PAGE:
Practice nursing: A systematic literature review of facilitators and barriers in three countries

  • Claire Verrall
    Corresponding author at: Adelaide Nursing School Academic Office, Level 4, Adelaide Health & Medical Sciences Building, Cnr North Terrace & George Street, SA 5005, Australia. Tel.: 08 83130558.
    Faculty of Health and Medical Sciences, Adelaide Nursing School, The University of Adelaide, Adelaide, Australia
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  • Eileen Willis
    College of Nursing and Health Sciences, Flinders University of South Australia, Adelaide, Australia

    School of Nursing, Midwifery and Social Sciences, Central Queensland University, Rockhampton, Australia
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  • Julie Henderson
    Flinders University of South Australia, College of Nursing and Health Sciences, Flinders University of South Australia, Adelaide, Australia
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Published:September 26, 2022DOI:



      Practice Nurses (PN) play an increasing role in chronic disease management, however, this role is poorly defined.


      How do Practice Nurses in New Zealand, Canada and the United Kingdom manage chronic disease?


      This systematic review aims to identify the barriers and facilitators for practice nurses in New Zealand (NZ), Canada and the United Kingdom (UK) when caring for patients with a chronic disease. To determine how Practice Nurses in three high income countries manage chronic disease.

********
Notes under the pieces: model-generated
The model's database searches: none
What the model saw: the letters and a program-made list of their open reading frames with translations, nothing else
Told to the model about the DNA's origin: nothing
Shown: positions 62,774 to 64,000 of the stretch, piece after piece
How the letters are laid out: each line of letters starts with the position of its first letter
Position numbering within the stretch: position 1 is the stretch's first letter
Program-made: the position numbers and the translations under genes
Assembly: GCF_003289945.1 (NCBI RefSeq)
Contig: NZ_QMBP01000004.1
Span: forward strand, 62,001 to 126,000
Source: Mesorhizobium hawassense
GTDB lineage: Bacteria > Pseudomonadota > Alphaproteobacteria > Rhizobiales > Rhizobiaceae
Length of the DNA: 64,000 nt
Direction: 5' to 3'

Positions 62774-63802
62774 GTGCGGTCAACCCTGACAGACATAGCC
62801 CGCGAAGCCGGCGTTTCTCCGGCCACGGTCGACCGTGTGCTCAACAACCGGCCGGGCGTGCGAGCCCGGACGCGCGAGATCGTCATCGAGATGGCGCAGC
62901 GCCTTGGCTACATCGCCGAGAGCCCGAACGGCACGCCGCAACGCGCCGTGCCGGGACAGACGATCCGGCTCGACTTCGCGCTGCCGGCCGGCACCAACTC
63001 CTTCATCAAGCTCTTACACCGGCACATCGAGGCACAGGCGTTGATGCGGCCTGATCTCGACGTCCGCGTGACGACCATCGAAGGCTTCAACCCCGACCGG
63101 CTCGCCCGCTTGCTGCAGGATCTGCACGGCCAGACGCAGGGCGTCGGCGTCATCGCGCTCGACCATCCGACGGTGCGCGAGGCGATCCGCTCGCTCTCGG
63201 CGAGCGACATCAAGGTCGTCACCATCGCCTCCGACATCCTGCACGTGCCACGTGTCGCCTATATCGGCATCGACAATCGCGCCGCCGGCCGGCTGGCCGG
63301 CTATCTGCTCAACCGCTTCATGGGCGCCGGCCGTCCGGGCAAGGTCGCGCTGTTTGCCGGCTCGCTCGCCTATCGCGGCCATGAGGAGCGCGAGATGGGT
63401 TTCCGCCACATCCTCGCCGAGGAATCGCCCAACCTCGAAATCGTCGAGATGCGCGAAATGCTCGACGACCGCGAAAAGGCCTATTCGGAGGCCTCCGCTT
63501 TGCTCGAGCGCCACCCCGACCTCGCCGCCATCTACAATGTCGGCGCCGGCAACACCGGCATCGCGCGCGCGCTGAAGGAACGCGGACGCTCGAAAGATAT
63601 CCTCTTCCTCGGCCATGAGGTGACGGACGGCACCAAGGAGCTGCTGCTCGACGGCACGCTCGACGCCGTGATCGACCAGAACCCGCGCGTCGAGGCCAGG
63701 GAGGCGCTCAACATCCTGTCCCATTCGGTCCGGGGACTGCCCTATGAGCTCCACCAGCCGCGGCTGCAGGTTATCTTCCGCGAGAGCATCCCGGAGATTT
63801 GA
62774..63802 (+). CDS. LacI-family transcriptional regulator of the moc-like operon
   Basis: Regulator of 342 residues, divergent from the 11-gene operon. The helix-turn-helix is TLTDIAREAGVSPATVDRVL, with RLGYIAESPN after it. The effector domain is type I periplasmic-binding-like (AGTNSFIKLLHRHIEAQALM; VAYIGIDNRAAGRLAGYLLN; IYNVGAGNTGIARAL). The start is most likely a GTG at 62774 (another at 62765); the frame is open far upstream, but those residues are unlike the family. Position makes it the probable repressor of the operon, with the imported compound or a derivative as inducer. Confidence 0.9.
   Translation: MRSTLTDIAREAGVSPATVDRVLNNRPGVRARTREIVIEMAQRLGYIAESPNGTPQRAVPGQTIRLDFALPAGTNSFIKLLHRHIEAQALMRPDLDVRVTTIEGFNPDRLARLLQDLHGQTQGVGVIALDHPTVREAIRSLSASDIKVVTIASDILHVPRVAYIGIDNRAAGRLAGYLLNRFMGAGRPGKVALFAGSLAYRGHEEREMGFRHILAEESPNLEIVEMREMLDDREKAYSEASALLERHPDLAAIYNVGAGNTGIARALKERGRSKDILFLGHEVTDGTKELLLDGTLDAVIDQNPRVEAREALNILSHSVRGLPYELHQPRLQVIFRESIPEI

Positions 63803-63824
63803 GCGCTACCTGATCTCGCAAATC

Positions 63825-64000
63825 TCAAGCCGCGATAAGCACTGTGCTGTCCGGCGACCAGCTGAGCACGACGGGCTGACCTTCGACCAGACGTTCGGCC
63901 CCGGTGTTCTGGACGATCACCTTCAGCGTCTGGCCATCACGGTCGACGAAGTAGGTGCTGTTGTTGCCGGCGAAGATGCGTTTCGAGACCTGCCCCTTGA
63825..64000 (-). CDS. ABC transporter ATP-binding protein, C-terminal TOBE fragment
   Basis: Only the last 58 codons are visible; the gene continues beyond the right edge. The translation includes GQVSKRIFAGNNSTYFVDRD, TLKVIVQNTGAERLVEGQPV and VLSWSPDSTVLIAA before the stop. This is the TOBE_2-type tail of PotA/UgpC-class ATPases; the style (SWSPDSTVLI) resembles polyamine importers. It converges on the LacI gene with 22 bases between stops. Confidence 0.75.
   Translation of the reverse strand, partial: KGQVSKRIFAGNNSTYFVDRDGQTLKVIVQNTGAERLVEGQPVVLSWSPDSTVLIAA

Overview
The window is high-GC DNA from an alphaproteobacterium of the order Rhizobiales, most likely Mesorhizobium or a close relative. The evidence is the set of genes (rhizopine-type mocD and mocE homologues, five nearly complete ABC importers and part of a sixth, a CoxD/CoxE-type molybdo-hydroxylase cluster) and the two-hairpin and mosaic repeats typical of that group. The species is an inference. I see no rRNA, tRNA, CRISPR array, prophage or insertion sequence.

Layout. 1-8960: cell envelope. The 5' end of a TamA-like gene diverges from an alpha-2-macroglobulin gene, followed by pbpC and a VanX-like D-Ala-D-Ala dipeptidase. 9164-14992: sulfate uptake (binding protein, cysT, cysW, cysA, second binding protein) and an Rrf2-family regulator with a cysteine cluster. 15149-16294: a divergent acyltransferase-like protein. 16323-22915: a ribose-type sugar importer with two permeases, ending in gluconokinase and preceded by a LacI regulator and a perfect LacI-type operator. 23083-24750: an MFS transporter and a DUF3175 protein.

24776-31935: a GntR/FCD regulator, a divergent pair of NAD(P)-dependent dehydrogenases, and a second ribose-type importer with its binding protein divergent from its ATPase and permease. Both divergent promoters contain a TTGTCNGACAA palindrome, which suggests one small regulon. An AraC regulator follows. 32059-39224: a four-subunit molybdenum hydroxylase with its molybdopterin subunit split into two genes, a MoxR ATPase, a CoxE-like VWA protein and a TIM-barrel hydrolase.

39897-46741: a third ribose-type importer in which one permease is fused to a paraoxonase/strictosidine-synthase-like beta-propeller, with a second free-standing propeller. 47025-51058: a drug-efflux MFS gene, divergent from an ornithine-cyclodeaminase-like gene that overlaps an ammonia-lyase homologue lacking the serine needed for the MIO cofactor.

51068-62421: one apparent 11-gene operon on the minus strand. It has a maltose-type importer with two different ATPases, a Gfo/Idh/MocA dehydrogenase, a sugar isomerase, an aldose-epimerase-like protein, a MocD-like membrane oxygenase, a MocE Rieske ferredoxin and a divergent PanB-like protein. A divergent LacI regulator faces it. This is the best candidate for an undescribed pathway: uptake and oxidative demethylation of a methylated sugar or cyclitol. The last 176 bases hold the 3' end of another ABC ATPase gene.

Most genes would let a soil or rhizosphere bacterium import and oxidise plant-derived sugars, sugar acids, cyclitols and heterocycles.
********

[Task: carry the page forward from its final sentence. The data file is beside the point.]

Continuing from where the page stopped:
We searched Scopus, Web of Science, Cumulative Index to Nursing and Allied Health Literature, (CINAHL), and MEDLINE in February 2021. The initial search yielded 495 articles. Four hundred and sixty-four articles were excluded because they did not address the research question or included the community nurse or nurse practitioner. Nine articles with a total sample size of 1050 PN participants met the inclusion criteria.


      Six main themes were identified that outline the barriers and facilitators to the role of the practice nurse when managing chronic disease: financial incentives, funding, power differences between the nurse and patient and the nurse and doctor, time, education, and role ambiguity.


      Policy initiatives across the three countries were replicated with similar barriers and facilitators to the PN role.


      Working within a context driven by incentive funding and competing demands can be prohibitive to the effective management of chronic disease by the PN.


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